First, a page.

Thursday, 10 September 2009

Doing Business 2010

The International Finance Corporation (IFC), a World Bank institution, released its annual “Doing Business 2010” report yesterday. The audit looks at how countries around the world have improved the environment for small to medium businesses (including sole traders and entrepreneurs) to set up and do business.

Singapore remains at the top for overall “ease of doing business” but some interesting results for Africa – and opportunities for sharing best practices.

287 reforms were recorded in 131 economies (June 2008 to May 2009) – a record – but more significant was the fact that low- and lower-middle-income economies accounted for two-thirds of reforms in 2008/09. Is the economic crisis hitting developing nations harder than we thought, kick-starting reformers into action to attract more inward investment?

Rwanda – the top reformer - introduced reforms in 7 out of the 10 categories (such as registering property, enforcing contracts, getting credit, protecting investors), rising from 143rd to 67th place on the ease of doing business rankings – and the first time a Sub-Saharan African country has led the world in reforms. Liberia entered the top ten, while Mauritius and Sierra Leone were also recognised for leading in certain areas.

So post-conflict countries have a reason to reform as well it seems – again with the driver of attracting Foreign Direct Investment. While business reforms are only one part of economic development / recovery, it is one area that the government can manage, monitor and measure. The question is how much the private sector can influence the government – but big business has to realise the advantages of a thriving SME sector in that case.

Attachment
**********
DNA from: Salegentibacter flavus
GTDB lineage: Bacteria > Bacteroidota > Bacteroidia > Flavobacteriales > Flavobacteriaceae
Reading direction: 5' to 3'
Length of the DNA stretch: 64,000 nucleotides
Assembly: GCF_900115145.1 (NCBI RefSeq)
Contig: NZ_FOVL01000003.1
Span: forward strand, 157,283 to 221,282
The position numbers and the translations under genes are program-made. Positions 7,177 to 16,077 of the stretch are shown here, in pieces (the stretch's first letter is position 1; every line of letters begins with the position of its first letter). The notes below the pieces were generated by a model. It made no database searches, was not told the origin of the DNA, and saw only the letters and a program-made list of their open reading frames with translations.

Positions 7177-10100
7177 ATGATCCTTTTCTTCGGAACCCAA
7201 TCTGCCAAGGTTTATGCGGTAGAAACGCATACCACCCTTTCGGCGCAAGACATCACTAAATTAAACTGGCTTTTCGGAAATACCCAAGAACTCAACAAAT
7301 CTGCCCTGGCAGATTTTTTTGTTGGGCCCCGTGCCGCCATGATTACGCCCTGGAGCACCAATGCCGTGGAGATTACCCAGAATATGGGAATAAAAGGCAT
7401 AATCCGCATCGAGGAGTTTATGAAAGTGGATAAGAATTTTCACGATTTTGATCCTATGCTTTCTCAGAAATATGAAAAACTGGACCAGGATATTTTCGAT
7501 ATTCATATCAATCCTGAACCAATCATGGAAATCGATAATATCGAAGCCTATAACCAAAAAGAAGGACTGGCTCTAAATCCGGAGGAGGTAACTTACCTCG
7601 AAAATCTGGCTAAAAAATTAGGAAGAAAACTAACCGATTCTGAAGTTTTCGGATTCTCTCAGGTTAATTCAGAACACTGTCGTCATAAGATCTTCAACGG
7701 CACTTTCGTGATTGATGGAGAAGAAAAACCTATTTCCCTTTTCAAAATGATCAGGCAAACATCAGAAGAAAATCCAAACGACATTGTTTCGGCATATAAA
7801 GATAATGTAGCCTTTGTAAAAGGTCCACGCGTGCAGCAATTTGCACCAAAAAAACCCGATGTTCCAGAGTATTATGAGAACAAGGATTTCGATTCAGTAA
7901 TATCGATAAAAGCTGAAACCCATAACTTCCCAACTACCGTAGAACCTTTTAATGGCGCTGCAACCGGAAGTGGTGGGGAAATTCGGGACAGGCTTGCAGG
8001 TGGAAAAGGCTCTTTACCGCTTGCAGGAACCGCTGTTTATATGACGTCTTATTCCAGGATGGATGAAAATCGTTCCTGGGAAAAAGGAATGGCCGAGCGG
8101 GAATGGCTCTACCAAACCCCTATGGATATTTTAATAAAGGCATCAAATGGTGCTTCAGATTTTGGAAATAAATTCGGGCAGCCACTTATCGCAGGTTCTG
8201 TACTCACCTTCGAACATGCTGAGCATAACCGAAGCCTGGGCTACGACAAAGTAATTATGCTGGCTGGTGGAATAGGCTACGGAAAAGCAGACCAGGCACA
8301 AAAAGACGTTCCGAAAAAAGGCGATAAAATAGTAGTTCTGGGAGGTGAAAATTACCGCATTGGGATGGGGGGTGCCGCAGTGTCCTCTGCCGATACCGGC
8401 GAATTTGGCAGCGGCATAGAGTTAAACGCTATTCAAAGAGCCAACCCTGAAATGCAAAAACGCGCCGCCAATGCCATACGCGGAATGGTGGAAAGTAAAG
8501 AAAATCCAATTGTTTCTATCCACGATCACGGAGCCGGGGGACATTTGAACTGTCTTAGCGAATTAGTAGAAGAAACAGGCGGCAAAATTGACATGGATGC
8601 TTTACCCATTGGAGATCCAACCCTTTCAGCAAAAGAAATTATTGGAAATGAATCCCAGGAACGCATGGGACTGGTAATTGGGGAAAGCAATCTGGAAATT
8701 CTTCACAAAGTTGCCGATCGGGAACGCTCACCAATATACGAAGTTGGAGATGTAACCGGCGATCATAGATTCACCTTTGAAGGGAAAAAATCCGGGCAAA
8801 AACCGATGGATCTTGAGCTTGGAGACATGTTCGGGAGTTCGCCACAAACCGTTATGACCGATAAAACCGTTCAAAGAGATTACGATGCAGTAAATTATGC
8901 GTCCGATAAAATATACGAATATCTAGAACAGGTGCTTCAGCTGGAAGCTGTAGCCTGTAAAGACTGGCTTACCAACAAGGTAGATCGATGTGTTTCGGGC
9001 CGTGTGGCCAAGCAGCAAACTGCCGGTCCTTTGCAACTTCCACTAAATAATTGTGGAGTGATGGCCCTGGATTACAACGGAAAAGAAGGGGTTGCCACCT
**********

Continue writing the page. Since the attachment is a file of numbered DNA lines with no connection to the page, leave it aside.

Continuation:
Rankings are one thing – the World Economic Forum also released its 2009 / 10 global competitiveness index yesterday, to give countries even more numbers to compete on, but surely what counts is the experience in each country. As Penelope Brook, Acting Vice President for Financial and Private Sector Development for the World Bank Group said – absolute scores are what matter. A women trying to set up a retail business in South Africa is not going to care what others are going through in Ghana or Guinea; what matters is the speed and ease of processes for her. All the top rankings in the world count for nothing if people on the ground don’t experience change.

So where to from here? Is it the case, as Thierry Tanoh, IFC Vice President for Sub Saharan Africa, states, that we are seeing a sea change in the way Africa views investment, or is it a short-term shift in rankings due to circumstance? There are remarkable signs of progress in Africa, with the likes of Rwanda providing a roadmap for others, but the ability to maintain that momentum, and weather the storms of political, economic or social changes is crucial – for domestic and international audiences and investors.

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